AOC grilling caps five-hours of testimony and questioning of Robinhood CEO
For Vlad Tenev, the end couldn’t come soon enough.
The House Financial Services Committee may have summoned the main actors in last month’s meme-stock frenzy for a hearing, but in reality their attention was centered on the Robinhood Markets chief executive officer and his brokerage’s starring role in the saga.
Wearing a dark suit and tie, Tenev sat through more than five hours of testimony and questioning, with a majority of lawmakers focusing their attention on him. Representatives took turns accusing Robinhood of transforming the stock market into a casino and failing to protect retail investors, as well as probing the firm’s decision to restrict trading of stocks such as GameStop Corp. during the market mania. Representative Alexandria Ocasio-Cortez questioned the very business model behind the free-trading platform.
Throughout the hearing, Tenev struck a conciliatory tone, underscoring that the company would learn from the experience.
“I’m sorry for what happened,” he said. “I’m not going to say that Robinhood did everything perfect, and that we haven’t made mistakes in the past. What I commit to is making sure that we improve from this, we learn from it and we don’t make the same mistakes.”
Citadel CEO Ken Griffin and Melvin Capital Management’s Gabe Plotkin didn’t field quite as many questions from lawmakers, but made clear they had no role in Robinhood’s decision to halt trading. Reddit Inc. co-founder Steve Huffman and Keith Gill, the trader known as “Roaring Kitty,” spoke only a few times.
Tenev was quizzed on matters including why Robinhood had to put trade restrictions in place after demands from its clearinghouse spiked, whether it exposes investors to undue risk, and how it earns most of its money.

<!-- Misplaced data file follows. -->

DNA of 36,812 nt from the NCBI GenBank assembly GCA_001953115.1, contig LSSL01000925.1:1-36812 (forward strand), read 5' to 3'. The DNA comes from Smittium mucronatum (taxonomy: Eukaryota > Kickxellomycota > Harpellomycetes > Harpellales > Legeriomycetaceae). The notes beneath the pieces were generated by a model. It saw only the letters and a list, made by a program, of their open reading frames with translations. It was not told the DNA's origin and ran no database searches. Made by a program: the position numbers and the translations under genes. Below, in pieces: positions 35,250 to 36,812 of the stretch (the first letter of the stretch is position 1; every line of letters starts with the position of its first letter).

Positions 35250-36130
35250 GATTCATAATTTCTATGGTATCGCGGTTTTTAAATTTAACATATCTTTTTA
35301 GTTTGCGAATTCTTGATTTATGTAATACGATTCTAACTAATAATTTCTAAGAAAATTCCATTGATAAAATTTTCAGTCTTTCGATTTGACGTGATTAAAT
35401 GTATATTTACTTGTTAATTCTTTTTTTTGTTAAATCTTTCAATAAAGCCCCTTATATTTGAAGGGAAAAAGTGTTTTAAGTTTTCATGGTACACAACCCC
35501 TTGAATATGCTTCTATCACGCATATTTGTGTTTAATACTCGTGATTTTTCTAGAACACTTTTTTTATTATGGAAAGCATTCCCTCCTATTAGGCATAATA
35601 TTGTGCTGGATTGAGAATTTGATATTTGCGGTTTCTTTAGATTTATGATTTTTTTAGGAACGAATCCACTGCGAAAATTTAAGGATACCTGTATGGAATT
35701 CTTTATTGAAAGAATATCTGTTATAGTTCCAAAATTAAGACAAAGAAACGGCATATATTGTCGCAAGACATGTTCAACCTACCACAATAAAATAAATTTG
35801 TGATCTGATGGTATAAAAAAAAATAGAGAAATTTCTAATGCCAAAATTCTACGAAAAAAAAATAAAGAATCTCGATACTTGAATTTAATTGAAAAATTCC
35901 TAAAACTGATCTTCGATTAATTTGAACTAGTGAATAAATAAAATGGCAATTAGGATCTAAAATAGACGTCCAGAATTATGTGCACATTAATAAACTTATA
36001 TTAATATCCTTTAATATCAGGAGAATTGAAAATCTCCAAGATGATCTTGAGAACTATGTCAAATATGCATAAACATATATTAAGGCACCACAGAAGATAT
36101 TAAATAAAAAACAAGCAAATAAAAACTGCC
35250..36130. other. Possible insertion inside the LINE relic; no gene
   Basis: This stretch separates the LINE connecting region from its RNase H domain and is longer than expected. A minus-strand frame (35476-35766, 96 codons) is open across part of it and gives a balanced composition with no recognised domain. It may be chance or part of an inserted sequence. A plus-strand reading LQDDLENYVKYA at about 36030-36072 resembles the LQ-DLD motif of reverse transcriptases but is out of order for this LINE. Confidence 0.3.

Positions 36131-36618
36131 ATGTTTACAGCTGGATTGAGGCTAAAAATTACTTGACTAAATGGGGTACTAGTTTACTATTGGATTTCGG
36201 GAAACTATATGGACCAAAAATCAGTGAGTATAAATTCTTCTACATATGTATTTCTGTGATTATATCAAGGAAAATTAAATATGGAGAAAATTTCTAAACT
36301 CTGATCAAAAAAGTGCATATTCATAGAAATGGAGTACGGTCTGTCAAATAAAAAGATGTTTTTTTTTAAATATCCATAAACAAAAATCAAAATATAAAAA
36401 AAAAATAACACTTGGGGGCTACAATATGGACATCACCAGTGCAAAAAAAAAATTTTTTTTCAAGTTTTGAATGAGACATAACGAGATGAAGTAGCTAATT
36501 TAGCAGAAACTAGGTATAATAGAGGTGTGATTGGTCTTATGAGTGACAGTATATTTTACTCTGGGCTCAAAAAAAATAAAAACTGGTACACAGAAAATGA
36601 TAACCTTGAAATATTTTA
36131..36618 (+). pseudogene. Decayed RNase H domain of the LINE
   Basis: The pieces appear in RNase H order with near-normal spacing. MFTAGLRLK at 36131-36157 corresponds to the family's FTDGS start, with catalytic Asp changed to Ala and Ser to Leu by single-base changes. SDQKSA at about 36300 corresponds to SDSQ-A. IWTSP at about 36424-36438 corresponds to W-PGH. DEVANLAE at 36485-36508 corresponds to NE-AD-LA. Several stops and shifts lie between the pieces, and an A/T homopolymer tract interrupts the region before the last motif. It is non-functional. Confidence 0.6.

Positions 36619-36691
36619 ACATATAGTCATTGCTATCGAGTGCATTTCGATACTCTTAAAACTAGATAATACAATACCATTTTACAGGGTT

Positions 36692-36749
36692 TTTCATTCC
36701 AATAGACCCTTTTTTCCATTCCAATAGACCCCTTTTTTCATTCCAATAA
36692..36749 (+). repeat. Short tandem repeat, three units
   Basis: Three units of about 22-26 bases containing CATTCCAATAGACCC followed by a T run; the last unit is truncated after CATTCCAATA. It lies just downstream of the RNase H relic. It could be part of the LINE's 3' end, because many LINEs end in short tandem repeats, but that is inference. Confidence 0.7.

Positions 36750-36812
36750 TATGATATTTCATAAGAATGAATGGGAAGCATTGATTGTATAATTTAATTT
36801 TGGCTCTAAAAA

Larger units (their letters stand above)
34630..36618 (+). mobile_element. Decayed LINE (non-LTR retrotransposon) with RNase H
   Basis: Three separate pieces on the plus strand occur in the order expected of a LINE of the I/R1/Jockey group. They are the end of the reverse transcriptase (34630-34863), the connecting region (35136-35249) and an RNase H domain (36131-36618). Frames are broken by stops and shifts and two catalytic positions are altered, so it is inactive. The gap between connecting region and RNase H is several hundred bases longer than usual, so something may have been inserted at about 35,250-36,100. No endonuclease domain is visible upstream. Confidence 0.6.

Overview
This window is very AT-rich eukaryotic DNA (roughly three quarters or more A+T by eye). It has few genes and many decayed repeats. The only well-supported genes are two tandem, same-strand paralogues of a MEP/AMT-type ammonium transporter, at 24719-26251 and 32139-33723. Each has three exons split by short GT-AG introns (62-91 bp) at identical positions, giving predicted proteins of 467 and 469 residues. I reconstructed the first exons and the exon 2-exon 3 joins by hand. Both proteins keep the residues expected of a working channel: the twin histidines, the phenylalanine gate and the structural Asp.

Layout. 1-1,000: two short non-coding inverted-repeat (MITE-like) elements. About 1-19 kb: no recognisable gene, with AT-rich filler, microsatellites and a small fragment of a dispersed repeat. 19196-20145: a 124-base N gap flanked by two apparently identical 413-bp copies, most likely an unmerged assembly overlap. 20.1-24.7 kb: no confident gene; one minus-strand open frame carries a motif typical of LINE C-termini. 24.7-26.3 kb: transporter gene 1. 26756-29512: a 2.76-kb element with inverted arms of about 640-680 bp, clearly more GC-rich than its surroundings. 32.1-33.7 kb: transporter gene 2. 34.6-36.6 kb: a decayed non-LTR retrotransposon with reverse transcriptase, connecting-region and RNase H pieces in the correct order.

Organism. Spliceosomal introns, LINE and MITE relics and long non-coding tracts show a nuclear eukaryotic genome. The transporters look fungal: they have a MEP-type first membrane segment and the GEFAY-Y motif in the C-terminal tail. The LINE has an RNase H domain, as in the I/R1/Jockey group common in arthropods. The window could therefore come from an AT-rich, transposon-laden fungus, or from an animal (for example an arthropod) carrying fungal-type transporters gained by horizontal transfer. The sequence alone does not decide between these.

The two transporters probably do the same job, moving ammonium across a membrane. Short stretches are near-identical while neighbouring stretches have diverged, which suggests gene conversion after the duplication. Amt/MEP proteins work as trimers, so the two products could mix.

The tone of the hearing was set before the questioning even began. Representative Maxine Waters, the House committee’s chairwoman, interrupted Tenev’s introductory remarks about his immigrant background and demanded that he focus on GameStop. After asking the CEO about Robinhood’s liquidity, she again cut him off when he didn’t directly answer.
“I don’t have time, I just need a yes or no answer,” Waters said, reclaiming her time.
Payment for order flow, a widespread but little-understood revenue generator for Robinhood, came up repeatedly. The brokerage makes most of its money by sending customer trades to firms like Citadel Securities, which carry out the orders and pay Robinhood for the opportunity to do so. Tenev spent much of the day explaining that it’s legal, regulated and disclosed — and is part of the business model that supports free trading.
But lawmakers wanted more information. Toward the end of the hearing, Ocasio-Cortez asked if Robinhood would be willing, for instance, to immediately commit to share what it earns from payment for order flow with its customers.
“If removing the revenues that you make from a payment for order flow would cause the removal of free commissions, doesn’t that mean that trading on Robinhood isn’t actually free to begin with?” asked Ocasio-Cortez, a Democrat from New York.
“Robinhood is a for-profit business and needs to generate some revenue to pay for the costs of running this business,” Tenev said. “People were initially skeptical that the model even with payment for order flow would work when you remove the commissions, and I think we’ve proven that otherwise by making this the standard model by which brokerages operate now.”
Robinhood took in about $687 million from such payments in 2020, according to data from regulatory filings compiled by Bloomberg Intelligence. The firm has faced a regulatory penalty for its disclosures on the issue. In December, it agreed to pay $65 million to settle Securities and Exchange Commission claims that it failed to adequately inform customers about the practice. Robinhood neither admitted nor denied guilt.
Griffin, who was seated in a well-lit, nondescript conference room and framed by two lush plants, received a stream of questions about payments Citadel Securities makes for Robinhood’s order flow. Is it in fact so, several lawmakers asked, that retail investors get the best possible deal in that bargain? Or is it simply a way for Citadel to enrich itself?